Managing good health is difficult due to many stressors in our daily life. A person with good in financial condition faces health problems and gets disturb psychologically sometimes. It is very challenging to have good health for people facing poverty because they face many stressors in day to day life. As we know, poverty is one of social problems in India. Poverty leads to other problems also. Poverty is an inability to fulfil the physiological needs, that is, need for existence, safety and security. The number of poor people in India, according to the country’s Eleventh National Development Plan, amounts to more than 300 million. The country has successful in reducing the proportion of poor people from about 55 percent in 1973 to about 27 percent in 2004, but almost one-third of the country’s of more than 11 billion continues to live below the poverty like, and a large proportion of poor people live in rural areas (R.Ahuja, 2014).
According to the Third National Handloom Census of Handloom Weavers and Allied Workers 2010, nearly 27.83 lakh handloom households are engaged in weaving and allied activities, out of which 87% are located in rural areas and remaining 13 % in urban areas. The handloom sector is second largest source of employment in the country, next only to agriculture. It provides employment for 12.5 million people and is the largest rural employment provider next to agriculture.
Poverty in India, according to the Planning Commission report, has reduced successfully in 2009-10 from 1973. Similarly, the rural poverty also declined during the same period. However, India is still facing the mass poverty even after successful completion of Eleventh Five Year Plan. For poverty alleviation, India started a number of programs and policies; but all remained unsuccessful. Despite achieving more than 5 per cent economic growth, the trickle-down effect idea to reach the benefit of growth to the poor also failed. Several laws were passed for poverty alleviation, but they too could not help much to the poor. Now, the planning commission thought of “inclusive growth” for the poor to be included in the growth and development process. MGNREGA is one of the important act for the rural people to include in the growth process. It is helpful in reducing poverty in rural areas by providing 100 days guaranteed wage employment. In the villages, the infrastructures are created, which is of prime importance for the development of the rural as well as the urban areas. MGNREGA is also helpful in raising the standard of living of the rural people. However, the people in rural areas welcomed the MGNREGA, but considered it as “half a loaf is better than none”. India fixed the target for the growth of 9.0 to 9.5 percent for the Twelfth plan, but it should be inclusive. Poverty, therefore, must be addressed at priority basis, because growth has no meaning without reducing misery and hunger to the large sections of the society. In India, more than 70 present people live in rural areas and among rural population. Marginalized sections of the society are more vulnerable.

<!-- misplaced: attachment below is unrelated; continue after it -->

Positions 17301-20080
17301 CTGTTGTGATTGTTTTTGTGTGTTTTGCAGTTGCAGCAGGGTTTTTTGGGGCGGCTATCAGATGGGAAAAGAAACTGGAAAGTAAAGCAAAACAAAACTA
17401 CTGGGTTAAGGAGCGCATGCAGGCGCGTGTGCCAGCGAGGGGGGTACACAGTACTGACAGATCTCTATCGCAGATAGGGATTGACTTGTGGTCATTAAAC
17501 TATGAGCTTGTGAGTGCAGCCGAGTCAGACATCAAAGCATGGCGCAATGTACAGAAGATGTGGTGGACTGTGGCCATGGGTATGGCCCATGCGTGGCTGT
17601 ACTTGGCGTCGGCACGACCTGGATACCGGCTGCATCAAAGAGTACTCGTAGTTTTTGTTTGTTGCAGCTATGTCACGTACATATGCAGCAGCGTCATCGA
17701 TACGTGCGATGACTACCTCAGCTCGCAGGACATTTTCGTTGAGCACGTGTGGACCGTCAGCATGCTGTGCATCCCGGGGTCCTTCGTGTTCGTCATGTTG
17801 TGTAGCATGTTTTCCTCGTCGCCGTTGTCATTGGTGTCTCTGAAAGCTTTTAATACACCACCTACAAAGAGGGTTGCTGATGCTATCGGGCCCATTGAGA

Gender norms and patterns are rigid, and very often put women in disadvantaged positions relative to men – including limiting women’s equal access to decent work. But gender norms can and do change. Economic policies – at the macro, meso and micro levels – can be designed in ways that are transformative and that enhance gender equity. The ability of paid employment to expand women’s range of choices – hence contributing to closing persistent gender gaps in labour markets and within households – is related to the type of jobs women have access to, the level and regularity of their earnings, the opportunities for mobilizing and organizing, and the ways in which women’s and men’s productive and reproductive roles are coordinated and protected through policies. Gender based deprivations and inequalities; poverty can be very debilitating and add on to the vulnerabilities of women. Another significant issue is regarding the fact that experiences and responses to poverty are dissimilar among men and women, due to the gendered constraints and variations in the opportunities (Masika, et al., 1997; Razavi, 2000).